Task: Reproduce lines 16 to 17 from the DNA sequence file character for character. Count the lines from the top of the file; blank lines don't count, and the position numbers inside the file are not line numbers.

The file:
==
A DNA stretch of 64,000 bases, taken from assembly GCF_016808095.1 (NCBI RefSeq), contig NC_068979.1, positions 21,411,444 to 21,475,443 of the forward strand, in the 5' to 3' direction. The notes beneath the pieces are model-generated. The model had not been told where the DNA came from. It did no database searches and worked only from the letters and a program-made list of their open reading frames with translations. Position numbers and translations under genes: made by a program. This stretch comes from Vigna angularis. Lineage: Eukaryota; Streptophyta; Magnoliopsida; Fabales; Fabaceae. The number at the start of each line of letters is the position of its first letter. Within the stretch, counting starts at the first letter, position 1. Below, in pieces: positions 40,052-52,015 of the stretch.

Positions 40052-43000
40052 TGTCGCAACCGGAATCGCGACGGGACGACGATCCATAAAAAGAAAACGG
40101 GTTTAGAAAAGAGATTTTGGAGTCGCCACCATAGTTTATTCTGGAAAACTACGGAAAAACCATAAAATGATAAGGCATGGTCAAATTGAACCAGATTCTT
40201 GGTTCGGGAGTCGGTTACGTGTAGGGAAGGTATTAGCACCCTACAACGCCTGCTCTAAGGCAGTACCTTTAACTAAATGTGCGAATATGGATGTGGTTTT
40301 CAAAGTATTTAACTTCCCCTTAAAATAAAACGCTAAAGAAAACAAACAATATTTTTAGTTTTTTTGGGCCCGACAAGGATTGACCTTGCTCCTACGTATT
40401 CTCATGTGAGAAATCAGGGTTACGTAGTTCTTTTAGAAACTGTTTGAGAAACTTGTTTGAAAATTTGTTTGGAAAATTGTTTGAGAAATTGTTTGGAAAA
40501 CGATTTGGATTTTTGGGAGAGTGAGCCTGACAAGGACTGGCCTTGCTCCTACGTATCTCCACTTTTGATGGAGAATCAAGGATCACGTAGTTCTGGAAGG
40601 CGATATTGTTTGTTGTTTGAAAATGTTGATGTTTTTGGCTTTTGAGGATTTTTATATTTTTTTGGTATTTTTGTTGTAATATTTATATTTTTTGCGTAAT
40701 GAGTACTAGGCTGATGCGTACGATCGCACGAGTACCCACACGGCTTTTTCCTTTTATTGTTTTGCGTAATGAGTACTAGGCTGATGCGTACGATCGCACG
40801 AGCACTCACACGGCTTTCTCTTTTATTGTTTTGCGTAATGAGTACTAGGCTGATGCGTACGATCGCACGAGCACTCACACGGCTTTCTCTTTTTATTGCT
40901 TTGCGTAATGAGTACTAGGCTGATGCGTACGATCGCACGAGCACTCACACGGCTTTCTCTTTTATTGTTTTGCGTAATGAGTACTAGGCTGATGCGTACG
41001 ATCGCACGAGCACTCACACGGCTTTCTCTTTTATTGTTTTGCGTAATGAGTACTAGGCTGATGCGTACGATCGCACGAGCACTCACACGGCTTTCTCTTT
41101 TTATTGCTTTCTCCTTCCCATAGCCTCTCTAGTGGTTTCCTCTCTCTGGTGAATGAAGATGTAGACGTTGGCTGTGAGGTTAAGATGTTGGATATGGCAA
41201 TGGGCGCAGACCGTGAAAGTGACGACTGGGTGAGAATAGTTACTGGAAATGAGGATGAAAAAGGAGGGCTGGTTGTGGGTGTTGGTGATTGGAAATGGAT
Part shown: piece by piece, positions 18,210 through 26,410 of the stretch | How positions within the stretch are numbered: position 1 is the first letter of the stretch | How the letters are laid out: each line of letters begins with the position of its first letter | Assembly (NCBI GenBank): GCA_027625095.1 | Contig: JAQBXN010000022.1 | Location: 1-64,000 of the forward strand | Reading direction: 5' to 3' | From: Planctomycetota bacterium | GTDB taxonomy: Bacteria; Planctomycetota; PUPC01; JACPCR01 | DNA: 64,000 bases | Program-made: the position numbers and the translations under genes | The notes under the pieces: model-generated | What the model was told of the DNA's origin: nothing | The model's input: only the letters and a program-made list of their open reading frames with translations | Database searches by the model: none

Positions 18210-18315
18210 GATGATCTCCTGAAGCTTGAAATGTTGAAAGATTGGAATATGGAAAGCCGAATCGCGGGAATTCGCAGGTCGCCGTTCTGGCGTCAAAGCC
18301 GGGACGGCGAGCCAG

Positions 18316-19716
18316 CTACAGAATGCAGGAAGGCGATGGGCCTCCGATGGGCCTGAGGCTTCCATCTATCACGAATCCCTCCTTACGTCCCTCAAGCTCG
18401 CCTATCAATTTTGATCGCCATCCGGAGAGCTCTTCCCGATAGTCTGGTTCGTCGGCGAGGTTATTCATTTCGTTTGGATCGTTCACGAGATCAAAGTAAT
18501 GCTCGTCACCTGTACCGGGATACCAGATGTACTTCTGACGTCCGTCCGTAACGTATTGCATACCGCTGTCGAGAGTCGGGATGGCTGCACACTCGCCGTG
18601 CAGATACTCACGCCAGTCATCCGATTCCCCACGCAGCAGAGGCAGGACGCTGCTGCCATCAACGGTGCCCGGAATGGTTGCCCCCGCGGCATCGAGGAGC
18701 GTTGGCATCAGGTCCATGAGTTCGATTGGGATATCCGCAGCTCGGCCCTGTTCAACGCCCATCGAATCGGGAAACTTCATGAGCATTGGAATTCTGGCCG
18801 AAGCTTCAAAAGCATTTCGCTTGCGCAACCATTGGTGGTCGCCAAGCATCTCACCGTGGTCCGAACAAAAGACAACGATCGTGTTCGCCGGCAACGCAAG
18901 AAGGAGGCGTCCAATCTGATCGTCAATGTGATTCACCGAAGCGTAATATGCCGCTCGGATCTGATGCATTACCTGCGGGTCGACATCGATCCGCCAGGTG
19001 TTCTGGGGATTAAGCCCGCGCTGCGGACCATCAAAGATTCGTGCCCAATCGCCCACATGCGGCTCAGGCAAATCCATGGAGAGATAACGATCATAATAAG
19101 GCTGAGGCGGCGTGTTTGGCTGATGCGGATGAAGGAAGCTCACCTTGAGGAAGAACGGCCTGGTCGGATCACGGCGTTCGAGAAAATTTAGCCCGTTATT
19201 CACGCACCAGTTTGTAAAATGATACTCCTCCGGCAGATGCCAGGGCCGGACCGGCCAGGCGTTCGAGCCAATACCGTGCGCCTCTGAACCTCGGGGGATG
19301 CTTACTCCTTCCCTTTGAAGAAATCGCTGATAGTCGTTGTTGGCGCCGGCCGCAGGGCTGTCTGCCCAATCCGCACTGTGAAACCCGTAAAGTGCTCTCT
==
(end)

Part shown: piece by piece, positions 18,210 through 26,410 of the stretch | How positions within the stretch are numbered: position 1 is the first letter of the stretch | How the letters are laid out: each line of letters begins with the position of its first letter | Assembly (NCBI GenBank): GCA_027625095.1 | Contig: JAQBXN010000022.1 | Location: 1-64,000 of the forward strand | Reading direction: 5' to 3' | From: Planctomycetota bacterium | GTDB taxonomy: Bacteria; Planctomycetota; PUPC01; JACPCR01 | DNA: 64,000 bases | Program-made: the position numbers and the translations under genes | The notes under the pieces: model-generated | What the model was told of the DNA's origin: nothing | The model's input: only the letters and a program-made list of their open reading frames with translations | Database searches by the model: none

Positions 18210-18315